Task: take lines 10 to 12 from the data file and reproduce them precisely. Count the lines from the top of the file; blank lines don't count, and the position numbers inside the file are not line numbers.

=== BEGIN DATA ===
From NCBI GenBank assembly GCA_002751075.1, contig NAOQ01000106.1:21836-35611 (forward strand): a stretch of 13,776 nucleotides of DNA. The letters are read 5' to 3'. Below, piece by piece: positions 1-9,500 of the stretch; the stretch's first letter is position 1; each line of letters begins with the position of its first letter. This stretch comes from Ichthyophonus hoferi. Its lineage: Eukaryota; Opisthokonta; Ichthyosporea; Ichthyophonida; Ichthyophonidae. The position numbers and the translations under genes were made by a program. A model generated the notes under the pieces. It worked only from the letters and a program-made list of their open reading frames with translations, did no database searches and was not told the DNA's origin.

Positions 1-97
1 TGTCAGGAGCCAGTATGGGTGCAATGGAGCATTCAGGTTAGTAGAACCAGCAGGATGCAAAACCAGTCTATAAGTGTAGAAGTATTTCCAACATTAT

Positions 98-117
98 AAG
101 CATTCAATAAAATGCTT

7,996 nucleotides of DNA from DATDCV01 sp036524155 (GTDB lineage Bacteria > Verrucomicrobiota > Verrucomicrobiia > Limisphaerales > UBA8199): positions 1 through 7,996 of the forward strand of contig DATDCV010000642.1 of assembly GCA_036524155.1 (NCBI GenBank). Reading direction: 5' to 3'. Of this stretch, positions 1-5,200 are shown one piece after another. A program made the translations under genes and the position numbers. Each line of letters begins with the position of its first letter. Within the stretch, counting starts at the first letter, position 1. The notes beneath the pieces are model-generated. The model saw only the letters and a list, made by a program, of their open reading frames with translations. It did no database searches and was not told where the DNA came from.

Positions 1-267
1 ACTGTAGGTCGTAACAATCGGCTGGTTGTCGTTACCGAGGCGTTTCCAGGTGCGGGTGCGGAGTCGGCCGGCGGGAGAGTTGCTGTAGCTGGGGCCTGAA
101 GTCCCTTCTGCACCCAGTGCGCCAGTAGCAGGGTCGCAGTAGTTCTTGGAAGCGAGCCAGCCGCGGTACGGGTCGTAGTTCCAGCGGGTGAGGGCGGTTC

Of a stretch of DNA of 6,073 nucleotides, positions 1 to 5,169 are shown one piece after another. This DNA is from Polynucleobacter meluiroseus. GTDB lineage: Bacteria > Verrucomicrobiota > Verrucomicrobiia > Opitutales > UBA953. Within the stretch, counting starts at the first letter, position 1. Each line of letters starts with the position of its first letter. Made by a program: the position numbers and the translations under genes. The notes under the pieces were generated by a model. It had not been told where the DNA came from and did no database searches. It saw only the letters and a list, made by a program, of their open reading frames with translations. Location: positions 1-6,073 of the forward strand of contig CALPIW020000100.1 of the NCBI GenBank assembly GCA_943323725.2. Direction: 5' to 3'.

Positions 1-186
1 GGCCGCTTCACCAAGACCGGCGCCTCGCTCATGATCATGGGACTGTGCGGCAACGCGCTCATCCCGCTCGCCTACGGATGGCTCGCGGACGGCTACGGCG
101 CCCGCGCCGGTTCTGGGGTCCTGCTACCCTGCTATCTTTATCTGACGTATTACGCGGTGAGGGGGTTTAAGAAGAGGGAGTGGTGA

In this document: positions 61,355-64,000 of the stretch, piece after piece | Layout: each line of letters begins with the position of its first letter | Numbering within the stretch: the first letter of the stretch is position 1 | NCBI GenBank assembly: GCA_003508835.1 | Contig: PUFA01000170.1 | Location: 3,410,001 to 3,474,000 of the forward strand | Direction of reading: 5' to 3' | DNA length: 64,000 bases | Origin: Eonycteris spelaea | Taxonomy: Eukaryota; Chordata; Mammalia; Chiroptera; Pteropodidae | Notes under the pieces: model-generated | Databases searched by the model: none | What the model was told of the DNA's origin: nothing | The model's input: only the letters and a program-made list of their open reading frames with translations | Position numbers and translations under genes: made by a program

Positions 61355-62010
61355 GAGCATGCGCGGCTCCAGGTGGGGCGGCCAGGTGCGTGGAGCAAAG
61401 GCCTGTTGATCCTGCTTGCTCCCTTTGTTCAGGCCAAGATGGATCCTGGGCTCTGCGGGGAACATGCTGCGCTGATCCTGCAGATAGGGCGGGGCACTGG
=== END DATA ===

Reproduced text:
101 GTCCCTTCTGCACCCAGTGCGCCAGTAGCAGGGTCGCAGTAGTTCTTGGAAGCGAGCCAGCCGCGGTACGGGTCGTAGTTCCAGCGGGTGAGGGCGGTTC

Of a stretch of DNA of 6,073 nucleotides, positions 1 to 5,169 are shown one piece after another. This DNA is from Polynucleobacter meluiroseus. GTDB lineage: Bacteria > Verrucomicrobiota > Verrucomicrobiia > Opitutales > UBA953. Within the stretch, counting starts at the first letter, position 1. Each line of letters starts with the position of its first letter. Made by a program: the position numbers and the translations under genes. The notes under the pieces were generated by a model. It had not been told where the DNA came from and did no database searches. It saw only the letters and a list, made by a program, of their open reading frames with translations. Location: positions 1-6,073 of the forward strand of contig CALPIW020000100.1 of the NCBI GenBank assembly GCA_943323725.2. Direction: 5' to 3'.

Positions 1-186